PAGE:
And again, inconvenience is a major factor.  At least initially, when you’re used to just having a car at your beck and call.  There are times when I need to hop in a Car2Go, but the nearest available is over a mile away.  Not a huge problem for me because I can just skateboard there in short order.  But how many others would be comfortable with that?  And the idea of bike + Car2Go would be bliss indeed, yet (and curiously?) the Austin Cars2Go aren’t equipped with bike racks.   So that’s a drag.

The moral of the story though is this: the more you do a thing, the better you get at it.  You learn the ins and outs, and begin to anticipate the hooks and jabs.  And going carless is no different.  If you’ve bought into the idea, you’ll adapt.  The flip-side being that if you go in half-heartedly, you’ll crash.  Much the same as in establishing a training routine, all the niggling minor pains and inconveniences in the beginning will simply wear you down if you’re not all-in.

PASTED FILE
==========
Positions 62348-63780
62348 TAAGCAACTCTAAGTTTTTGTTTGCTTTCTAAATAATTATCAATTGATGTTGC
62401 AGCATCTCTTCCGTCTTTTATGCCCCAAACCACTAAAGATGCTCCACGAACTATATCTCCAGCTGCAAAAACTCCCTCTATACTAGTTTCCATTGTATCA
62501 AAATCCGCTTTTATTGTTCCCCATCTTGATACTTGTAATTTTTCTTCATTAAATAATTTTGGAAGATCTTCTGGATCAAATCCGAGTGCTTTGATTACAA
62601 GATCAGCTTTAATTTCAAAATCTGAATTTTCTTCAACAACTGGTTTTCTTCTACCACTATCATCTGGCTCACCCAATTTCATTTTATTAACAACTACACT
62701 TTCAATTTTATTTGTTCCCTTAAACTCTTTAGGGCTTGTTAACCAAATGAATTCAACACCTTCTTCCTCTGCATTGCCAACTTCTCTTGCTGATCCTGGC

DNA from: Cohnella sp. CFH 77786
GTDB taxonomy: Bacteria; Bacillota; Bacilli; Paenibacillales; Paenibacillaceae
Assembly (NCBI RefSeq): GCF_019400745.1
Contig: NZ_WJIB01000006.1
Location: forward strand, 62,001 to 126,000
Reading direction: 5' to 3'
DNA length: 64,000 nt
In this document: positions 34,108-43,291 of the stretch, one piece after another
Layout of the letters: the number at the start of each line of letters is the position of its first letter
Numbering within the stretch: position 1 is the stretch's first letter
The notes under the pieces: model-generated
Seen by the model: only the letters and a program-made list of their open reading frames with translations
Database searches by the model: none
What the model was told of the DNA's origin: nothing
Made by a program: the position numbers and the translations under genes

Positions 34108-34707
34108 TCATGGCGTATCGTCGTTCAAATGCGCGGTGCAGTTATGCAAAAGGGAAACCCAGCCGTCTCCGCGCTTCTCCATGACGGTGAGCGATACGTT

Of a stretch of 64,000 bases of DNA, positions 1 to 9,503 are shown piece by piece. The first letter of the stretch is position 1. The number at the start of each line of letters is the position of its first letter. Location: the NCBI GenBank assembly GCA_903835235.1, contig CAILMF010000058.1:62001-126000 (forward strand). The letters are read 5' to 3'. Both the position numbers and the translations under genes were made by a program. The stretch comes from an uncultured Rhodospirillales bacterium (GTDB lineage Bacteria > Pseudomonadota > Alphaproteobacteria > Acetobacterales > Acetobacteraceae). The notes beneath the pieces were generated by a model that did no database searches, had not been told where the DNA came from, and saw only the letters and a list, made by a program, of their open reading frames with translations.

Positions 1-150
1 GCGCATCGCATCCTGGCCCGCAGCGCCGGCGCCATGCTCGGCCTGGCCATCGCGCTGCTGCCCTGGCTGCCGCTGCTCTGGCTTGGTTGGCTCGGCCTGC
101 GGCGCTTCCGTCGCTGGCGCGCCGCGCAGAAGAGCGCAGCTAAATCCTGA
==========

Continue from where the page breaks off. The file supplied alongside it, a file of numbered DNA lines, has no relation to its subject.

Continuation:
I’ve found one of the major keys to sticking with it though is, not surprisingly, figuring out a way to gamify it.  Which I think is a big reason why I haven’t had to rely (yet) on the no-car version of tapping out: hailing a ride share.  I’ve “gamified” this scenario in my mind, and I’m just too competitive not to find a way otherwise.  Hint to app developers: I’m giving you this one.  You’re welcome.

And all the while, I’ve put in way more miles on the ol’ fixie in the last 6 months than I ever would have had I had a car sitting in the driveway.  And that’s a good thing.  Both for my health (including the mental side!), and for the environment.